Le 30 août 2002, par James
I had this banana tree to cut in the garden :
The main tree (hidden behind on the picture) is 3 meters high, for a trunk diameter of 20 cm at 1 meter height.
Banana trees are for those that never encountered one structurally like rolled cardboard, filled with water. They produce a kind of gum, which get very sticky and stops penetration. But the penetration of a big blade in a 20cm diameter is impressive. They make a good test to check how blades penetrate in wood, as the length of the penetration is bigger, and thus can be measured.
You can see here the Survival Golok, the Baiwan, the Locka, from top to bottom
A different view
The deeper penetration is the Survival G. The baiwan did not enter at same angle, so I retested it later, with the same angle, it is second, The Locka glanced, and would be last, but not by much. Actually, the lock again shows it is a contender, because, though I had little space for movements, I could accelerate it more, and therefore get a similar result.
I could not add another blade on the tree without crossing blades, which if I remember well "ghost busters" could cause the end of the world, so I then removed them and tested the Borneo Parang. I have no picture, but the Parang does slightly better than the Survival. 
No blade went though, but I expected this, as I chose the tree this way. 70 kg falling on you while holding a big blade is no fun.
A bit more fun : the Baiwan and huge leaves
The place cleaned
The blades are back in the backpack, the leaves in the front I’ll use tonight for cooking my chicken curry, eh eh ! They are typically of use to survivors like you guys. The core of the tree can be eaten, and is just a bit more fibrous than palm-tree core, but less tasty.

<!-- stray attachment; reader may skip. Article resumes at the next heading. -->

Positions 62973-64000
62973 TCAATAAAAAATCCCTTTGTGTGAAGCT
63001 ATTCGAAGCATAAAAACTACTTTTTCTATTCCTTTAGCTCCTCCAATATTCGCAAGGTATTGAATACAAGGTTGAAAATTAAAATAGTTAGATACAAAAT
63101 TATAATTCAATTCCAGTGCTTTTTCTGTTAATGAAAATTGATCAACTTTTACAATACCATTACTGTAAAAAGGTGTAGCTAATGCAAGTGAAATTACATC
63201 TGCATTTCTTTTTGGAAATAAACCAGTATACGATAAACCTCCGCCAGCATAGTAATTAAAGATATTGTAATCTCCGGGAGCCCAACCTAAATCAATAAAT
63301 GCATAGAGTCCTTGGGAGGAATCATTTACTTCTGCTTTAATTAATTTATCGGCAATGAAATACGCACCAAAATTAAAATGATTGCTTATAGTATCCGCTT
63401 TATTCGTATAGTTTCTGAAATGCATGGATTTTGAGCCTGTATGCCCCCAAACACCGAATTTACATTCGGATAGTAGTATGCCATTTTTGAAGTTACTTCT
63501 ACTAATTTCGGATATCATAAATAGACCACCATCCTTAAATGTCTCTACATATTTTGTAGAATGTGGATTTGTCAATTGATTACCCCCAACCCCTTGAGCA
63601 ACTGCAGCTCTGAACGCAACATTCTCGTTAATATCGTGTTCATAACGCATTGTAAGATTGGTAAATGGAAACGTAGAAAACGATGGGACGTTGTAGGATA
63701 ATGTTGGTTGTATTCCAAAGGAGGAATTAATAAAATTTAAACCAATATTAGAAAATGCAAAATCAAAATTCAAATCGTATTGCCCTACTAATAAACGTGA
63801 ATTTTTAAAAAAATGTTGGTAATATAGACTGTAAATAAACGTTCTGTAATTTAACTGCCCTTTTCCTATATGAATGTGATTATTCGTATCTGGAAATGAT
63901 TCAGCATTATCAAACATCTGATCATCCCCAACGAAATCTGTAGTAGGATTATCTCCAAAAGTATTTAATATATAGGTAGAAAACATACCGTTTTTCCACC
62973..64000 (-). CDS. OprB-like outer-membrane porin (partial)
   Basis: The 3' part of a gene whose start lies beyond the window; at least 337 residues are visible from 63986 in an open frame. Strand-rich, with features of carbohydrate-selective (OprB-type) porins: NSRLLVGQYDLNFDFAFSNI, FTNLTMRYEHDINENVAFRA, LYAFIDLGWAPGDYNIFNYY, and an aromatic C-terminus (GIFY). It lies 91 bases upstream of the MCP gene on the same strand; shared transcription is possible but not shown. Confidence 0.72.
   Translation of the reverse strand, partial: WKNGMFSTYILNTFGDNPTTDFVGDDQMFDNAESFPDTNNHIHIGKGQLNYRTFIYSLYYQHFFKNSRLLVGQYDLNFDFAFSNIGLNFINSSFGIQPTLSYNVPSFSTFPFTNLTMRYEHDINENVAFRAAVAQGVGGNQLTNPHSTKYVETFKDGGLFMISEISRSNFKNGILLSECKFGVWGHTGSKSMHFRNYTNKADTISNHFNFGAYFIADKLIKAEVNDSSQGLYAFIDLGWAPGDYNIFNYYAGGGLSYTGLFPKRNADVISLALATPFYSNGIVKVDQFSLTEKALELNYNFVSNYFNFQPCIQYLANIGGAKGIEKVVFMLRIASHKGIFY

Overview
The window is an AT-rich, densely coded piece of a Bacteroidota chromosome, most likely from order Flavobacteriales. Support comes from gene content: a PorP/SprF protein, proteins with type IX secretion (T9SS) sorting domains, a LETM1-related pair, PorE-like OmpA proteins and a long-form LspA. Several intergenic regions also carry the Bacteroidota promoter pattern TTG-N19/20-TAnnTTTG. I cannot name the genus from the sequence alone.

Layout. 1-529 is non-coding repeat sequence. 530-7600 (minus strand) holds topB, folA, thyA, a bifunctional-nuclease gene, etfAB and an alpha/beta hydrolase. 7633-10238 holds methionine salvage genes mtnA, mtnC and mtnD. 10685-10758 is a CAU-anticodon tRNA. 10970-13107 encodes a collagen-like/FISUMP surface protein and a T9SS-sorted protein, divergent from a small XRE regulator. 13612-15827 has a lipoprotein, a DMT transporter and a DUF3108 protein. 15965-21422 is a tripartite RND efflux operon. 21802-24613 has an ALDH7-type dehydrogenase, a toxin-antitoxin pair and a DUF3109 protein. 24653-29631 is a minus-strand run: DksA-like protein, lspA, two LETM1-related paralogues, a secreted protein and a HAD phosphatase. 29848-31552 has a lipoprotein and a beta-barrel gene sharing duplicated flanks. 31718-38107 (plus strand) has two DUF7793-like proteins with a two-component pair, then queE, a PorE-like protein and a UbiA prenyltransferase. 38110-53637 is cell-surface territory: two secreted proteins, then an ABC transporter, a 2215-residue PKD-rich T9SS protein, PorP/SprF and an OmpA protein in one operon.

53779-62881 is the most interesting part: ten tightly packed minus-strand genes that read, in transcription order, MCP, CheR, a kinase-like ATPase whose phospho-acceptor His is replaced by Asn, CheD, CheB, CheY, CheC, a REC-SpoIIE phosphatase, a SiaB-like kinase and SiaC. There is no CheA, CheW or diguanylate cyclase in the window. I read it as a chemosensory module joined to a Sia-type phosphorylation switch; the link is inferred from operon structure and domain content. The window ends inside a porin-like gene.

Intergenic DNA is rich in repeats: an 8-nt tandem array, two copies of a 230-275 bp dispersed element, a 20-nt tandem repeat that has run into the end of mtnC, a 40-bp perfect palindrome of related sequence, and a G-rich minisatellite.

The cut-up trunk and card board structure
The cleaned place
The compost heap
The trunk has been dispatched in little pieces. The Borneo Parang was the only one that could slice totally though the whole diameter of the trunk, the SG was just behind, and needed a bit more swing.
So the order is :
Curiously, this follows the centre of gravity repartition of the different blades, thus confirming what everybody knew, a good chopper has weight in the front, the axe is indeed a very good tool for chopping ;-) Seriously, an axe or hatchet would not have allowed me to dispatch this tree in 1/2 an hour.
Still, check the pictures, differences are minimal ( I also base my classification on the later dispatching on the compost heap)
Well the fun took me 1/2 hour, the cleaning of the blades another 1/2 because this bloody gum had stuck to them. the kitchen cleaner and scratch pad could not get rid of it, and I had to resort to citrus solvent, as I did not have alcohol...
Needless to say, no blade was damaged, I do not see how they could in such a tree :-)
The blades involved Borneo Parang, Baiwan, Loka, Survival Golok M, Hitam 
Please read this safety warning, if you intent to use such blades.
 I got excited and felt compelled to take the tree down at that moment, which is why there is no picture
 again Wandi amazes me with a handle design about which I doubted at first